The Race Underground
When the Second Avenue subway line opened in New York on January 1 of 2017, the city celebrated. The subway will help to relieve congestion on the Lexington Avenue subway lines. 119 years earlier, America’s first subway opened under the streets of Boston. A newspaper headline read, “People Leave the Face of the Earth”–riffing on the association of the underground with death. The clean and bright subway quickly disabused people of such deadly connotations.
Michael Rossi’s new documentary, THE RACE UNDERGROUND, for WGBH’s American Experience highlights the engineer Frank Sprague who invented the electric motor which made the subway possible. Sprague began in the Navy around 1880 working on boats, then worked for a year in construction for Thomas Edison before leaving to establish his own company. In time though, Sprague was overshadowed by Edison; he bought Sprague’s business in 1890. In the film, author Doug Most states that Sprague’s contribution to transportation was as important as that of the Wright Brothers and Henry Ford.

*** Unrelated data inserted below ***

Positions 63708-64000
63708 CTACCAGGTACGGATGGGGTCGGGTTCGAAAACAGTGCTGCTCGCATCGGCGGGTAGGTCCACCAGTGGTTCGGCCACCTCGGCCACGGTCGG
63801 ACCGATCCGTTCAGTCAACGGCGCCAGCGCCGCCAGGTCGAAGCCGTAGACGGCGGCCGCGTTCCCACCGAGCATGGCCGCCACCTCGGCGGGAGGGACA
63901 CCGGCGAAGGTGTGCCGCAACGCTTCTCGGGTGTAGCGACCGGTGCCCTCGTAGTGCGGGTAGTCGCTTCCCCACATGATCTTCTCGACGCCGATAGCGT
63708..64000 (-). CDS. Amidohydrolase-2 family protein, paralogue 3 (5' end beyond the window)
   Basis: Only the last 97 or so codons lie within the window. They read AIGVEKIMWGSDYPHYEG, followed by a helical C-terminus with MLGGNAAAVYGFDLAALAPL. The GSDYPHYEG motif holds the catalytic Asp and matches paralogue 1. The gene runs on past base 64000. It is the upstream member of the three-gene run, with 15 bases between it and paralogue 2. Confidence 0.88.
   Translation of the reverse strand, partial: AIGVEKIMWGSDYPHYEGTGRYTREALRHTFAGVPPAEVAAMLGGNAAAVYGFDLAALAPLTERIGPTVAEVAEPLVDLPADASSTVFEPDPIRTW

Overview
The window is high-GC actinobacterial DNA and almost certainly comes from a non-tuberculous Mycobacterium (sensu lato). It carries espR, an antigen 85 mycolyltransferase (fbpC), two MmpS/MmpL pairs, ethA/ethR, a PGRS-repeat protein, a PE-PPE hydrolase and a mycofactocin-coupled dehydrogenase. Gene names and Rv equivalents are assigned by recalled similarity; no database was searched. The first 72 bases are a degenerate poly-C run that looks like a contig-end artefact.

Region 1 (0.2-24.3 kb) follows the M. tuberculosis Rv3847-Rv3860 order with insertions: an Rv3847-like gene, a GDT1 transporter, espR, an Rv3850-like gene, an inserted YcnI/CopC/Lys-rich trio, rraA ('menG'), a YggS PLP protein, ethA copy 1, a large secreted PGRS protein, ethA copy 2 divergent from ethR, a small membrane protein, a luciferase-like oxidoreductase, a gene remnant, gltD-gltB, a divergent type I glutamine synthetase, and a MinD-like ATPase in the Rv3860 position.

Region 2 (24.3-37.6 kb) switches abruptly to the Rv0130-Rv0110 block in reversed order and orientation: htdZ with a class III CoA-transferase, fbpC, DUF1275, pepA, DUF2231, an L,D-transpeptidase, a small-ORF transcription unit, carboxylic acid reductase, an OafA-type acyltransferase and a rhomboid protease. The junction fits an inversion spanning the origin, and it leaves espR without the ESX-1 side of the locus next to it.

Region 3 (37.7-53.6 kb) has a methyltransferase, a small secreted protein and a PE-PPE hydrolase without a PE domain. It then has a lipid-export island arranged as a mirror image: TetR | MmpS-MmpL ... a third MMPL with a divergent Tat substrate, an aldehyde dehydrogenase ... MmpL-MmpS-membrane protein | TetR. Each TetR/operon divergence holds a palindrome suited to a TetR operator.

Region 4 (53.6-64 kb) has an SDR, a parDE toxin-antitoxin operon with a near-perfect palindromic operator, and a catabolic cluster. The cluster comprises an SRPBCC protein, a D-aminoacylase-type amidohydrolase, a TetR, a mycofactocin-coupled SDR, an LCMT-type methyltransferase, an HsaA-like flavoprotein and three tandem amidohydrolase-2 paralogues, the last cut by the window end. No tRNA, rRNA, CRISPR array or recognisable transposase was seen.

The first chapter of THE RACE UNDERGROUND is available to stream below, and the other six chapters of the hour-long film are available online for free. It is written, directed, and produced by Michael Rossi. The film is based on Doug Most’s book The Race Underground: Boston, New York, And The Incredible Rivalry That Built America’s First Subway. A number of historians, including Frederick Dalzell, Rosalind Wiliams, and Asha Weinstein Agrawal, are interviewed on screen. Archival footage from the turn of the twentieth century includes when trolley cars crowded sidewalks and there was hardly room for people to walk.
The documentary is supported by the Alfred P. Sloan Foundation, which supports the American Experience documentaries which focus on science and technology in history.